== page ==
Upper and lower legs 32a and 32b are generally J-shaped in cross section and extend generally perpendicularly from abutment face 26 of body 22. Upper leg 32a includes top portion 34a and side portion 36a forming the J-shaped cross section. Similarly, lower leg 32b includes bottom portion 34b and side portion 36b defining its J-shaped cross section. The intersection of portions 34 and 36 of each of legs 32a and 32b is gently rounded. Leading edges 38a and 38b of legs 32a and 32b, respectively, are beveled to facilitate installation of the bumper on a drawer rail.
Retention arm 40 is generally trapezoidal in side view (FIG. 3) and includes beveled leading edge 42. Circular barb 44 is positioned on arm 40 adjacent leading edge 42 enabling the bumper to be snap-fitted in the drawer rail.
Rail 12 (FIGS. 3 and 4) is generally well-known to those having ordinary skill in the art and is commercially available from the assignee of the present application as part of a Model 1300 drawer slide. Rail 12 is generally C-shaped in cross section including inner surface or side 47 and outer surface or side 49. Web 50 includes apertures 52 (see FIG. 1) which receive fasteners to secure the rail to a drawer box. Rail 12 further comprises top and bottom flanges 54a and 54b which are both oriented generally perpendicularly to web 50. Flange 54a is connected to web portion 50 via V portion 56a which imparts a reverse bend or reverse V to the drawer rail at the corners of the C section. Similarly, reverse V section 56b interconnects lower flange 54b with web 50. V portion 56a includes a pair of perpendicular legs 58a and 60a; V portion 56b includes a pair of generally perpendicular legs 58b and 60b. Rail end 12a is perpendicular to the longitudinal axis of the rail and is straight from top to bottom. Circular aperture or detent 53 extends through web 50 to receive bumper barb 44. Preferably the distance between rail end 12a and aperture 53 is generally identical to the distance between abutment face 26 and barb 44.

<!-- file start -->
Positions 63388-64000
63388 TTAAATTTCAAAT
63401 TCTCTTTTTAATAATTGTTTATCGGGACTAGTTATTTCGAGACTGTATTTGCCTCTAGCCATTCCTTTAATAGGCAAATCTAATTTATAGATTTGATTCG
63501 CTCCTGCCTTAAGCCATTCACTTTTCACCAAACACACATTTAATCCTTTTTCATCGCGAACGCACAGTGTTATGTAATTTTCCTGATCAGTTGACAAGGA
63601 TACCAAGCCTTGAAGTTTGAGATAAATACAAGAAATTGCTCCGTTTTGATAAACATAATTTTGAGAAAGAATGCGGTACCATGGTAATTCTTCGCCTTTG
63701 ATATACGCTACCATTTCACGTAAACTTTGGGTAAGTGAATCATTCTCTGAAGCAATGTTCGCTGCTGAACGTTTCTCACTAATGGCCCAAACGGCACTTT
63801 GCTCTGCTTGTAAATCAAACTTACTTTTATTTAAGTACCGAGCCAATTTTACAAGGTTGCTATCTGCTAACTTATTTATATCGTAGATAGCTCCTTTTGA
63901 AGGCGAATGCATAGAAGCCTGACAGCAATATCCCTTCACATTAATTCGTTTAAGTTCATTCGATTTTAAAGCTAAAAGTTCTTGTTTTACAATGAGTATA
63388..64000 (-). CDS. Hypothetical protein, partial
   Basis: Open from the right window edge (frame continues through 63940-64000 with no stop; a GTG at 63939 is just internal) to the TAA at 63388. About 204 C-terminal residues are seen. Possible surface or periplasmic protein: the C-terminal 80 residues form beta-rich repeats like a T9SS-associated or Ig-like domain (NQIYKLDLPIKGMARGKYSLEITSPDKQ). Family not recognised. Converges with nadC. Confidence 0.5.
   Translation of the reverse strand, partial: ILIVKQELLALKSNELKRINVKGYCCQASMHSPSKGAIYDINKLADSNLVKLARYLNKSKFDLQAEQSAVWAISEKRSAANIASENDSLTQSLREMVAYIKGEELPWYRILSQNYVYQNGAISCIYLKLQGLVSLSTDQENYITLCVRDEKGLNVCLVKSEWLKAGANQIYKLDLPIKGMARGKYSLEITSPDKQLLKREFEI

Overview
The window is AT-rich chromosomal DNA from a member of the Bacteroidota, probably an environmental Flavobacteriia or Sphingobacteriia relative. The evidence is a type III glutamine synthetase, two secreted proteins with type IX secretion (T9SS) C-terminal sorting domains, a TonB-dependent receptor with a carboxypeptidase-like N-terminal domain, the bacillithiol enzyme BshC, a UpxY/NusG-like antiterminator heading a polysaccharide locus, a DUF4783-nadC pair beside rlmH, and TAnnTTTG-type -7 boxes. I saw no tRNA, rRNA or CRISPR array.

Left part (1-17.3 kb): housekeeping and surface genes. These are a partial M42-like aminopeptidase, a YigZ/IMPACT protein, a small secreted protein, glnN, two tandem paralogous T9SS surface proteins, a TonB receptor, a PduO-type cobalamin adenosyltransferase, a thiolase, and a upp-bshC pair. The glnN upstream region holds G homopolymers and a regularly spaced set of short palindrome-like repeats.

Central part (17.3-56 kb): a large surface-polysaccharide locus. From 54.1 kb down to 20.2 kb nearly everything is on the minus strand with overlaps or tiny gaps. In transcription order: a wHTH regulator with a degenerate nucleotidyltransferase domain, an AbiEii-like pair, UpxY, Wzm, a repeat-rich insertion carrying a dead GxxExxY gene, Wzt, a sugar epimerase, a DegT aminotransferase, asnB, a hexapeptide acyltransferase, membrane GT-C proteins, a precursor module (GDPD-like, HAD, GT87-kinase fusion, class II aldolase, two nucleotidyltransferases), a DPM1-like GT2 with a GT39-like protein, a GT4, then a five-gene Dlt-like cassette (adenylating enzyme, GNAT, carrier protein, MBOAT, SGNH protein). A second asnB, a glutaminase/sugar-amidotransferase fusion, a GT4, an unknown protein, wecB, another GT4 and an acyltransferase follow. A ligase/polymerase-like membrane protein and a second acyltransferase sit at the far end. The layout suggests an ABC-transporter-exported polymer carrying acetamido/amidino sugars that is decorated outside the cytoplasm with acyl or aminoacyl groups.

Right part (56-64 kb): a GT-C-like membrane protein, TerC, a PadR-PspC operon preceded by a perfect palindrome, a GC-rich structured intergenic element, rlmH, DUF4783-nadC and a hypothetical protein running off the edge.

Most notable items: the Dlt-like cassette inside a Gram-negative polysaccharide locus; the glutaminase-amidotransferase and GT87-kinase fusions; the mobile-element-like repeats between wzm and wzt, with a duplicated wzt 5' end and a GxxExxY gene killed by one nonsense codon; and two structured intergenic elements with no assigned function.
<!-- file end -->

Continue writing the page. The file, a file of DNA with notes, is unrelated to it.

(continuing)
Bumper 10 is formed by injection molding; and rail 12 of the drawer slide assembly is fabricated using well-known techniques.